Ultra-Marathon Cyclist With Epilepsy Breaks Two World Records

Courtesy: Edin Children’s Hospital

Katie Ford began having seizures at age four and was diagnosed five years later with right temporal lobe epilepsy.  In 2001, at age 14, she had brain surgery and remained seizure free for five years.

Katie had a breakthrough and had to quit her job as a police constable.  She then had another one about 15 months later which led to her giving up driving and began riding a bike as an alternate mode of transportation.  Katie tells epilepsy action that she immediately felt an “incredible bond with my bike, because it’s my independence and my freedom.”.

She’s participated in numerous races and fundraisers for epilepsy awareness.  But, on July 2nd the Glasgow native broke two indoor track world records at the Sir Chris Hoy Velodrome in Glasgow’s Emirates Arena.  She rode a little over 190 miles in 12 hours breaking the six and hour hour distance records.  In addition she broke Britain’s fastest 100-mile indoor time and the Ultra Marathon Cycling Association’s 12-hour indoor track distance record.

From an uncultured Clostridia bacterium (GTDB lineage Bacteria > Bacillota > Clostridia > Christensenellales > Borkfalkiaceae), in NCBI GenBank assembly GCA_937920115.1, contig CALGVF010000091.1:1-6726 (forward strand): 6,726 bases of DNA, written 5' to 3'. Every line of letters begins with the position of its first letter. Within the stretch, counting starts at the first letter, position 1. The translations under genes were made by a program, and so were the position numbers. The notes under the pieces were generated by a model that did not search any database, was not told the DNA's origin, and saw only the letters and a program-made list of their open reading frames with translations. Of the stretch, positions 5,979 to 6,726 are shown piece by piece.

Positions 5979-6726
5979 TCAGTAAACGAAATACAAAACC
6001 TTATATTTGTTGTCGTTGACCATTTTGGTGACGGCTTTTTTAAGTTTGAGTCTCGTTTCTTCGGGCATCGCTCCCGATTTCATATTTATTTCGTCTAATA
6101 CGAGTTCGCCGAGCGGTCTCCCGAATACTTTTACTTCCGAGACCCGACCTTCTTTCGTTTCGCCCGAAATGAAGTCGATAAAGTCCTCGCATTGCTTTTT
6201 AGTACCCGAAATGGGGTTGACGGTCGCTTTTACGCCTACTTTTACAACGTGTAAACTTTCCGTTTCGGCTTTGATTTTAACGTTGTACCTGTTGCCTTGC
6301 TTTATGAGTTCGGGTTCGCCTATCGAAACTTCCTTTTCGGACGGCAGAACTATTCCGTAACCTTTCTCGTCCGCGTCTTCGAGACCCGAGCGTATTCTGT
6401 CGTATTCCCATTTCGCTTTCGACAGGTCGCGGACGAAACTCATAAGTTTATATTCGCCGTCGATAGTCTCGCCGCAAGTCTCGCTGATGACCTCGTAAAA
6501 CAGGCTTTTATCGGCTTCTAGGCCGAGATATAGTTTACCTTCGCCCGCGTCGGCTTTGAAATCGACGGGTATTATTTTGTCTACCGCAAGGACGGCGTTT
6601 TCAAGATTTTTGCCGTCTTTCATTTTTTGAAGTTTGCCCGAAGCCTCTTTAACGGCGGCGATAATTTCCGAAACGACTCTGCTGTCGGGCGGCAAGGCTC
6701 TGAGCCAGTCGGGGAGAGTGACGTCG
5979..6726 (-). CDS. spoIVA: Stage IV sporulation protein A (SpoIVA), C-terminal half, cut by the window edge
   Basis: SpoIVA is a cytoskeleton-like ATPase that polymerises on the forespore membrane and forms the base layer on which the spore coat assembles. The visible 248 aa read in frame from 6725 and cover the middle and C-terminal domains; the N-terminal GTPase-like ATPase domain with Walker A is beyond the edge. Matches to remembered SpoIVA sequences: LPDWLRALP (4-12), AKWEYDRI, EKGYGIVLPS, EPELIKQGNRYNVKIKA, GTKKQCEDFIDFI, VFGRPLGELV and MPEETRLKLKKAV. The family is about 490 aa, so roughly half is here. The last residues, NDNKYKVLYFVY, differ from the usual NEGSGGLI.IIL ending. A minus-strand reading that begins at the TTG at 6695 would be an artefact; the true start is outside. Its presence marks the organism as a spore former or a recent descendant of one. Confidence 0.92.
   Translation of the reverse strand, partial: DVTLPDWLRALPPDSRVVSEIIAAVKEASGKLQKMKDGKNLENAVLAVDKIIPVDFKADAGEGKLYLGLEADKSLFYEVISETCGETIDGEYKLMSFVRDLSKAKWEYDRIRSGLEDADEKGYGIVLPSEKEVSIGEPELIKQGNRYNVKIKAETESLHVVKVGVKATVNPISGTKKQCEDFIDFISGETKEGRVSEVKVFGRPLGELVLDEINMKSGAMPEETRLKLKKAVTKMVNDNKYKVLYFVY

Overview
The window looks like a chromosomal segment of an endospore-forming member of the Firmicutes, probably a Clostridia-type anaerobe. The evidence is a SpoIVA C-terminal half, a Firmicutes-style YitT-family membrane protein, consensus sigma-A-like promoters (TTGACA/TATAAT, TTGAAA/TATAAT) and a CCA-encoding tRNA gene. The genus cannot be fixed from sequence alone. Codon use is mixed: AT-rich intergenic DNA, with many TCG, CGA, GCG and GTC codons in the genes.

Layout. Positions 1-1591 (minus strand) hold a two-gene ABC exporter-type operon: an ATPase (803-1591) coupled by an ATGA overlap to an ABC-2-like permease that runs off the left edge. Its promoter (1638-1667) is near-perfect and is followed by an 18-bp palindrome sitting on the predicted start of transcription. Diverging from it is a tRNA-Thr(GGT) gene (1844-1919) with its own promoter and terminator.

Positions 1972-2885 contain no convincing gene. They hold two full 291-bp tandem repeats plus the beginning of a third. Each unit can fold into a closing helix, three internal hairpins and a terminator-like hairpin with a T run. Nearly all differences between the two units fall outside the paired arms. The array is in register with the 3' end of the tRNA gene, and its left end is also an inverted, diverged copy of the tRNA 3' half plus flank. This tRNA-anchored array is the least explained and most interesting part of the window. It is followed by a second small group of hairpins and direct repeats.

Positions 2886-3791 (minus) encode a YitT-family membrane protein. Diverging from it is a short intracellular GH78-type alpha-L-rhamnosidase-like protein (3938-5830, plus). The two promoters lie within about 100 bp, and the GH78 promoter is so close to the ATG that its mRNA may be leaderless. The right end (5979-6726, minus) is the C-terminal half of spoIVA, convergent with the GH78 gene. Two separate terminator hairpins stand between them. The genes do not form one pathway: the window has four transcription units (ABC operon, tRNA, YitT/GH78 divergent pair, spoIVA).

When asked about the race she told Epilepsy Action, “I’m just really pleased. I was really pushing my limits in terms of pain and physical ability, and what I wanted to get out of it was to show what people with epilepsy can do.”

Katie writes about her adventure in her blog, “The Diary of an Epileptic Ultra Cyclist. “In one of her blogs about cycling she says, “It made sense then, that being a cyclist, partly to use as a kind of meditation from life, partly because I made the choice never to drive again, that if I was going to do something that would stand out as a cyclist, it would be ultra-marathon riding,” she said. “I wanted to be able to say that someone with epilepsy could hold some of the toughest cycling records in the world, and in the absence of seeing someone else doing it with epilepsy, felt I could take them on myself.”

Source(s):  Epilepsy New Today by C. Moore

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